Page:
Germany liberalizes stem cell research

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Germany liberalizes stem cell research

The German parliament the Bundestag voted on Friday morning to liberalize controversial stem cell research.


Until now, researchers were only allowed to use stem cells acquired from abroad before January 1, 2002. Now scientists will be allowed to access cells collected before May 1, 2007.

Many scientists support the liberalization because they say older cells are inadequate for cutting edge research. German Chancellor Angela Merkel, a physicist by training, has also backed the legislation changing the cell harvest date.

Stem cell research has given rise to heated debate in Germany because of sensitivity to eugenics experiments carried out by the Nazis during the Second World War. The Catholic church opposes stem cell research and warned the government not to change the cut-off date.

Director of the Max Planck Institute for molecular biomedicine Hans Schöler told news agency DPA he was happy with the vote. "Of course a total abolishment of the cut-off date would have been wonderful, but to put it pragmatically, now we can continue working," said Schöler, who plans to apply for the newly available stem cells right away.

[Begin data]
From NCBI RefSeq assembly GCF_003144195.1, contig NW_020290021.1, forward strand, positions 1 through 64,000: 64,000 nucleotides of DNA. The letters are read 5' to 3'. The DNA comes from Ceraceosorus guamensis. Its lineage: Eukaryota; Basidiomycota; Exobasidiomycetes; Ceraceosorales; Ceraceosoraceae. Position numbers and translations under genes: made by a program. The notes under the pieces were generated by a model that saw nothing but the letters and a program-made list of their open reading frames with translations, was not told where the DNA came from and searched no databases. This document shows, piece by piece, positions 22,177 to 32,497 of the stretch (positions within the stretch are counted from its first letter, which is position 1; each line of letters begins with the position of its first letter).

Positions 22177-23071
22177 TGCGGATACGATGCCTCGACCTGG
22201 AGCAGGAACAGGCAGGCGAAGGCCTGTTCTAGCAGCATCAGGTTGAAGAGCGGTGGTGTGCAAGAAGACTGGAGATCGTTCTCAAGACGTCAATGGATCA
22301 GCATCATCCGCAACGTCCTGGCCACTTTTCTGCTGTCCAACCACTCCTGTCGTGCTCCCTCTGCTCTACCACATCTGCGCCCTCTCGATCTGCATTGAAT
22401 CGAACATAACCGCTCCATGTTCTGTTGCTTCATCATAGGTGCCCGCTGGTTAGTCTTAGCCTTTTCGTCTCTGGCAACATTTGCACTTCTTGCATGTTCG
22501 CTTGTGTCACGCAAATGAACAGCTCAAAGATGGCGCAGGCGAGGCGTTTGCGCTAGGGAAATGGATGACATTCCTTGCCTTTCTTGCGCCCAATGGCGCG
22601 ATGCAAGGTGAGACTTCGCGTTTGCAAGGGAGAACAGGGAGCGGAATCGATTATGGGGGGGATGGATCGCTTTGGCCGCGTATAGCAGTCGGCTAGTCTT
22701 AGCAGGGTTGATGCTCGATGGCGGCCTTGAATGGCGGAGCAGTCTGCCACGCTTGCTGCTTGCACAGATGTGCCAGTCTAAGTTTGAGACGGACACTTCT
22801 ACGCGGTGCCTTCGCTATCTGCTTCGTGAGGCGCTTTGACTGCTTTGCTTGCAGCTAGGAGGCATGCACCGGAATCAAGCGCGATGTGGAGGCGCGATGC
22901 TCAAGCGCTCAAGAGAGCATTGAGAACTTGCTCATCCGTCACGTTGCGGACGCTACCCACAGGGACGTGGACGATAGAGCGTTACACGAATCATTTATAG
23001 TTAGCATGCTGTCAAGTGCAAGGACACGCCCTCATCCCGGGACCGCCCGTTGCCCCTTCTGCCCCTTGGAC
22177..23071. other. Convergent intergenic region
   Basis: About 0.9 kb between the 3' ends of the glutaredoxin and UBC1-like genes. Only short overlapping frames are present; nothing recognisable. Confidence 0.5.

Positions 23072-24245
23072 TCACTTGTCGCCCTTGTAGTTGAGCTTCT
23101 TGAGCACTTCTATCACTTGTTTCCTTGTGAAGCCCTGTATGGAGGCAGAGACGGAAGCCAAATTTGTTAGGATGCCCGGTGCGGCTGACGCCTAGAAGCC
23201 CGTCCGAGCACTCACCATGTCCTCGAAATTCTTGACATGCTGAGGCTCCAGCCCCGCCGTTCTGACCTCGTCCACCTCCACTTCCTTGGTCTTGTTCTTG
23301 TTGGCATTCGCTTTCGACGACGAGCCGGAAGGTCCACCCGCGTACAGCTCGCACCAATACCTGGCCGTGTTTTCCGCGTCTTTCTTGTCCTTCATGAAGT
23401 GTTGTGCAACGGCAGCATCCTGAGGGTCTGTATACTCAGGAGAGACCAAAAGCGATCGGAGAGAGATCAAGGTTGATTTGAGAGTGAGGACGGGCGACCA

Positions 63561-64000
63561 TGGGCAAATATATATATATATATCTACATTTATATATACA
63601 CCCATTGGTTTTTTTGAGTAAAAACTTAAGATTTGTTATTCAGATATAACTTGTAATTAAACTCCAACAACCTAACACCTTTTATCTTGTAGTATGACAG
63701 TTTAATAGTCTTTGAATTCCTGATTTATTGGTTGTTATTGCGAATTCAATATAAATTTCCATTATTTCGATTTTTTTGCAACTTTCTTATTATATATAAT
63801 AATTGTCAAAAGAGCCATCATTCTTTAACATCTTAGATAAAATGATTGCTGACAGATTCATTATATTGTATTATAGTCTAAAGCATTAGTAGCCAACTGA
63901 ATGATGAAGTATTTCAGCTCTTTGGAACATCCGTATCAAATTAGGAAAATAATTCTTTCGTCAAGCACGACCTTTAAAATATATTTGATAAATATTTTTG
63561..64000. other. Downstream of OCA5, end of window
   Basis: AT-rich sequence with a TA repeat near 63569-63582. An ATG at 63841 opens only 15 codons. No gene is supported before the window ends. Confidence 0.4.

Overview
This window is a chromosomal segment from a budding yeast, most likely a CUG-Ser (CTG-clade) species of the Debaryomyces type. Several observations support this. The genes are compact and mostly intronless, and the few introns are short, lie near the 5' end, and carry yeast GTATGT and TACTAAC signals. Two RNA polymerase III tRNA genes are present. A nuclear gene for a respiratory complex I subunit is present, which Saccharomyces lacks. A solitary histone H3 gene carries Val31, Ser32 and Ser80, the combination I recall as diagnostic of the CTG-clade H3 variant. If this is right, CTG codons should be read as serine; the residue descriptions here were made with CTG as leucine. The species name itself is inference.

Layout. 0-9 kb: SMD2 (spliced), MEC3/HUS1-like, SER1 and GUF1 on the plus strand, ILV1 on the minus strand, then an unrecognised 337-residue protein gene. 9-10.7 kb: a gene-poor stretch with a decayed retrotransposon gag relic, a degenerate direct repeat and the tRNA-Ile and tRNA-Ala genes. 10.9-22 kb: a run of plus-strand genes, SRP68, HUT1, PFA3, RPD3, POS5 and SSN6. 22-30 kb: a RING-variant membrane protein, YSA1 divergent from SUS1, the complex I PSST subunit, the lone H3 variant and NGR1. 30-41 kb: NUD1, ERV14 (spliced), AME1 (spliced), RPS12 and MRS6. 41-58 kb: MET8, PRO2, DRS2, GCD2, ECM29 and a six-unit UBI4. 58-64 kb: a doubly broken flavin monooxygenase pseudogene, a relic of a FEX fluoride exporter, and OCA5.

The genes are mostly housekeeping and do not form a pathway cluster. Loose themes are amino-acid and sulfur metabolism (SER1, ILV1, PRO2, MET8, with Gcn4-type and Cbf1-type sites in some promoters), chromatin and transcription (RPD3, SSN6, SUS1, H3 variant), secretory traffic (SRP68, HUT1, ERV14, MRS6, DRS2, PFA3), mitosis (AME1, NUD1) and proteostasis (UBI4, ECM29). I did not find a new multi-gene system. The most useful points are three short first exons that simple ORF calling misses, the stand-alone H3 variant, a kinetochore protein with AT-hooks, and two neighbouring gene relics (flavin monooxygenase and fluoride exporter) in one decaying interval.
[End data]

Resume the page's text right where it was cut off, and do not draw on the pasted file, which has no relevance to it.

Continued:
But Archbishop Robert Zollitsch, head of German Catholics, said that "killing embryos will never be justifiable." His view was backed by Norbert Lammert, the president of the Bundestag, or lower chamber of parliament, who said: "There are limits, even for research."

President of the Central Committee of German Catholics (ZdK) Hans Joachim Meyer said in a statement on Friday that he was deeply disappointed with the decision.

"We warned of this decision because we believe it is not justified, and sends the wrong message in light of the preservation of life in the field of biomedical research," Meyer said. "Now it's time for us to make sure the cut-off date ruling doesn't become a 'shifting sand dune,' because it will increase the lust for using human embryos for general research purposes."



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